You might be using a blockchain to order detergent within the next few years.
That’s because blockchains, or more properly, distributed ledgers, are likely to be used to authenticate users of IoT devices, according to Chris Skinner, author of the forthcoming book ValueWeb. Skinner told Bank Innovation today that he foresees a world in which the Internet of Things, which is the future of mobile, and shared ledger technology, connect to enable a “realtime, almost-free system for the exchange of value.”
Skinner sees the next five years as the time to rationalize and standardize the use of distributed ledgers in financial services, and the five years after that as the time for banks to get the systems in place and functioning — “a decade of development,” Skinner said.
The big banks will lead the way, revising and reinventing back-office standards, alongside entities such as Digital Asset Holdings, SWIFT, R3, and The Clearing House. Midsize banks will follow as best they can, perhaps leveraging the services of the larger players. On the retail side, distributed ledgers may first touch consumers’ lives through smart contracts for auto loans or legal documents.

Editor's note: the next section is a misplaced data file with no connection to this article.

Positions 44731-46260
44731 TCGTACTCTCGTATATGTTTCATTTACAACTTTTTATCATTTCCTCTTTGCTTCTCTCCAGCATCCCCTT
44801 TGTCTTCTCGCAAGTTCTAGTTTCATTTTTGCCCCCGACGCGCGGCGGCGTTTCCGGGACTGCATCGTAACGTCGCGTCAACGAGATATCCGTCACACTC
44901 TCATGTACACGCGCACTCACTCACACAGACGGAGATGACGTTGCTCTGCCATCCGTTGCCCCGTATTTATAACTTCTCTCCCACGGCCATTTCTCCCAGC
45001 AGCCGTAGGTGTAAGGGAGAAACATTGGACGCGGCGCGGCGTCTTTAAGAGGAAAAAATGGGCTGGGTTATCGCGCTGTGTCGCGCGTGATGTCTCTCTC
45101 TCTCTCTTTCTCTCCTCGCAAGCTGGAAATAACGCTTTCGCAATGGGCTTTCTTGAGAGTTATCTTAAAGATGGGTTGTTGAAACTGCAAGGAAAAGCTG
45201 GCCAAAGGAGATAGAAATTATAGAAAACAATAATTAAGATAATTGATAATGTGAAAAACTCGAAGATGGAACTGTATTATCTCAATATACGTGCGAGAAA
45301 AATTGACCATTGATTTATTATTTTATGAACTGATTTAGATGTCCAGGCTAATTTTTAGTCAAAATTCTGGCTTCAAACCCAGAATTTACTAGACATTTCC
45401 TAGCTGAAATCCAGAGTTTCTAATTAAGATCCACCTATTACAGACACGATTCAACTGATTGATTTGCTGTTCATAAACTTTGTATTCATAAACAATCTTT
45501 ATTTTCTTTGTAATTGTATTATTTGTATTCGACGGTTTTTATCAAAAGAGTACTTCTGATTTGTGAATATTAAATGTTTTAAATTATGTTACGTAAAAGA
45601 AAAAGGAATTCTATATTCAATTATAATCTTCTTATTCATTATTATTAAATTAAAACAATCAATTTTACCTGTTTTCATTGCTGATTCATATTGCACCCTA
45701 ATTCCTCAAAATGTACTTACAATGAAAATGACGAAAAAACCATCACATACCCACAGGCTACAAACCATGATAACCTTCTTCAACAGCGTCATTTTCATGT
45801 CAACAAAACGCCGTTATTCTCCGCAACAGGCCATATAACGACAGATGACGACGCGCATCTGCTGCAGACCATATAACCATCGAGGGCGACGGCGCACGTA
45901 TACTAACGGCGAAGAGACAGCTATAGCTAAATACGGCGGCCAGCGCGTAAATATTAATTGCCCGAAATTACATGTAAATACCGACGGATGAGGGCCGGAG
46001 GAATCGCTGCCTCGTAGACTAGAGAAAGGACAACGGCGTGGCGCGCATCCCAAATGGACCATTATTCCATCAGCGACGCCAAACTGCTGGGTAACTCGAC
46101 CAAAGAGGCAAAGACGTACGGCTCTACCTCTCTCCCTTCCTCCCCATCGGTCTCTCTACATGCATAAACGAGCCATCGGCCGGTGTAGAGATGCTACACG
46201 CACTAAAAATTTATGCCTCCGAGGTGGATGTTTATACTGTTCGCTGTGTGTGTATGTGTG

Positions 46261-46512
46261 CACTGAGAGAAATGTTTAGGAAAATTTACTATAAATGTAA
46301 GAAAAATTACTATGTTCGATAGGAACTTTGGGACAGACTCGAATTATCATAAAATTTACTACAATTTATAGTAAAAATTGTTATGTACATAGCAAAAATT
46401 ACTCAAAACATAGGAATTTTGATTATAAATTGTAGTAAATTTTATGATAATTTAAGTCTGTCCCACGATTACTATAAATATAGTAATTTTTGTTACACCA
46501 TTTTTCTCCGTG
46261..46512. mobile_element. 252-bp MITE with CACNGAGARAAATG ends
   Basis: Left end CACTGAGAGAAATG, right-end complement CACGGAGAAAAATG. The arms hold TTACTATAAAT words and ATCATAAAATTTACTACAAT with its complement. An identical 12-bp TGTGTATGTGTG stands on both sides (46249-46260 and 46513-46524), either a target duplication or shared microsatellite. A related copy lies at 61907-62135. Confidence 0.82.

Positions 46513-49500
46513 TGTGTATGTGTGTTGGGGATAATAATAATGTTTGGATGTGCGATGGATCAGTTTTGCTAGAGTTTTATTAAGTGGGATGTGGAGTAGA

To say Skinner is bullish on the blockchain would be an understatement. He sees it revolutionizing banking — and not just banking, but governance, with the role it can play in managing identity. And that brings us back to that detergent: “A shared ledger structure can identify your things as yours,” Skinner said, obviating the need for typing in your password (one uppercase letter, one special character…) on the washing machine, car dashboard, or television set. Perhaps a mobile device will help identify one’s identity, or perhaps the device’s location or proximity to other IoT devices will suffice. Distributed ledgers will be able to record devices’ transaction histories, and even monitor supply levels, reaching out to Amazon or the local grocer for resupply.
Later this year, Skinner says he will help launch a venture capital fund that will identify worthy blockchain companies on behalf of banks. It’s a way to spread bets, Skinner said, avoiding putting resources in a company or standard that later fails, much as banks continue to place multiple bets in mobile payments.
“We’re entering a new age in terms of systems of value,” Skinner said. “The first age, agriculture, saw the invention of money. The second, industrial, brought about banks and paper checks. The third, it’s hard to say exactly what, but we will see a chip-based realtime nearly-free value exchange spanning the globe. And it will be transformational.”14 - Readers Like This Post